On the river’s edge

The evictions have forced displaced families to flood-prone, low-lying areas on the edge of the sandbar. Once the rains come, they fear these makeshift shelters will be the first to be washed away.

As the wind gathered speed early in the afternoon on January 20, Amina Khatun and Asia Begum feared the worst: the roof over their makeshift shelter would be blown away. They cannot afford to build a more permanent structure on this land, which does not belong to them.

“We have been living insecure lives with no hygienic toilets or urinals, no proper source of income or safe shelter. There is no privacy for women at all,” said 28-year-old Amina Khatun, who lived in Dhalpur 1 village and helped her husband in the fields before they were displaced.

Her neighbour, 50-year-old Asia Begum, said there have been no doctors at the Dhalpur Bhetibazar Riverine Primary Healthcare Centre since the eviction. According to local residents, it is the only source of healthcare for seven villages on the char. In December, the government had claimed to the court that it was still functional.

The evicted families now depend on relief material: rice, dal, potatoes, mustard oil, blankets and winter clothes for the children, among other things. Organisations such as the All Assam Minority Students’ Union, the Jamiat Ulema-i-Hind and charities associated with opposition parties stepped in with aid.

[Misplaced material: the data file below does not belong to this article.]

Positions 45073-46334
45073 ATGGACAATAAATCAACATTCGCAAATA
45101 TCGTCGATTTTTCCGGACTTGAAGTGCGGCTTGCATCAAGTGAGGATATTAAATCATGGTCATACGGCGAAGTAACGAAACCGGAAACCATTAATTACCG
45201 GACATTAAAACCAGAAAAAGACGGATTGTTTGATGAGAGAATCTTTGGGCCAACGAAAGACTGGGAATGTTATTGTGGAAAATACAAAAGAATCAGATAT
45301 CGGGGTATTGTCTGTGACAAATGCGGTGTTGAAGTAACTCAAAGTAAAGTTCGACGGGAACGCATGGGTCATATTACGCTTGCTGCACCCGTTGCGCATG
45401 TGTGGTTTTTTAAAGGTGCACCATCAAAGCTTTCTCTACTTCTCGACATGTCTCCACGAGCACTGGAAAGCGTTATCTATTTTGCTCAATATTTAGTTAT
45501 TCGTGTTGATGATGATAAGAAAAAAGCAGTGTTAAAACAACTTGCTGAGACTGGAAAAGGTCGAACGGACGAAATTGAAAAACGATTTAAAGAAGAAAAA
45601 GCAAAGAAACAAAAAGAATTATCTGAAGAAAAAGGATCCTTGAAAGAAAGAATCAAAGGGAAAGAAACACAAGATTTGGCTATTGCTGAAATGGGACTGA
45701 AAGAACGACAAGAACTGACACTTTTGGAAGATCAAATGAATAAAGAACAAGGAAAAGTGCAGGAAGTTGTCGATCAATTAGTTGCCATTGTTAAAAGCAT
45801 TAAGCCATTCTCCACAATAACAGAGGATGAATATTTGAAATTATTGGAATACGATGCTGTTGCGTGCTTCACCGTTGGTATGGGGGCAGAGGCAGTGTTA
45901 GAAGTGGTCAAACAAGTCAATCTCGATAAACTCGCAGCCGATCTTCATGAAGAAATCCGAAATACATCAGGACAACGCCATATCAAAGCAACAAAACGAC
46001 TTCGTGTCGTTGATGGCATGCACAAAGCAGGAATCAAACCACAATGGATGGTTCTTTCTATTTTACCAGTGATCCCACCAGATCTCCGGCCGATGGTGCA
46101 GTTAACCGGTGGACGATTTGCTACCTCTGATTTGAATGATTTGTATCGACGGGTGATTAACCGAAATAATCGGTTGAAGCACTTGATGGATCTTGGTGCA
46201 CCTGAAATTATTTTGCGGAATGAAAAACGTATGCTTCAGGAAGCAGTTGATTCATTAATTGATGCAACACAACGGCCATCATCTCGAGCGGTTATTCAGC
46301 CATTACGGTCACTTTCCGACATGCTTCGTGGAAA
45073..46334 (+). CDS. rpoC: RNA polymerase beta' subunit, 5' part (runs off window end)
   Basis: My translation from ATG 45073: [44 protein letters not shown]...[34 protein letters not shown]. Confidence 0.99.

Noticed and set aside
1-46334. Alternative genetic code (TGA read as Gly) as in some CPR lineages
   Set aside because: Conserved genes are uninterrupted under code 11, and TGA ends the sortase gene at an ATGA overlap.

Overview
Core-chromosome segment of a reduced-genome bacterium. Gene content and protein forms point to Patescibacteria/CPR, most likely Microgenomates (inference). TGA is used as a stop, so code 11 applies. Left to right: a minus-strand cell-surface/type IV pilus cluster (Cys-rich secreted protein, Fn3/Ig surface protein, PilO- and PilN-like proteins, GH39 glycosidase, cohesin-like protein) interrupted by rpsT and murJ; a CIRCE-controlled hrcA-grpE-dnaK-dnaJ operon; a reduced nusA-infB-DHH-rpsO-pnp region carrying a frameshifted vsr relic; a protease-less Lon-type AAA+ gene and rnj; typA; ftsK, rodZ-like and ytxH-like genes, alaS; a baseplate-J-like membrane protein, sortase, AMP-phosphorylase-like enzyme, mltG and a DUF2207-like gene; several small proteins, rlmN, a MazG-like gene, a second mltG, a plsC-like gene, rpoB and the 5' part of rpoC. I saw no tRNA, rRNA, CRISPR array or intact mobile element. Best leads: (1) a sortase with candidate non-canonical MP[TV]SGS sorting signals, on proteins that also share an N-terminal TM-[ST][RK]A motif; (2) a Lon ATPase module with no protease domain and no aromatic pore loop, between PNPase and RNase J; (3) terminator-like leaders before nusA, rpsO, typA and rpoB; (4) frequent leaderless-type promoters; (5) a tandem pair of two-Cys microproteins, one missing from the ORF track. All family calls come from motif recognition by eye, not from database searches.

For decades, Jubbar Ali had farmed 10 acres of land. Now they are crammed into a makeshift shelter with no means of livelihood.

‘I know only farming’

Apart from the immediate hardships, most families face a loss in livelihood. Many moved to the Dhalpur char after losing lands to flood erosion in Lower Assam districts such as Barpeta and Bongaigaon. They took fierce pride cultivating the constantly shifting lands of the char, many of them supplying vegetables to towns like Guwahati and Mangaldoi. Now that livelihood is gone with the land. With the loss of livelihood has come a loss in social standing and their identity as agriculturists.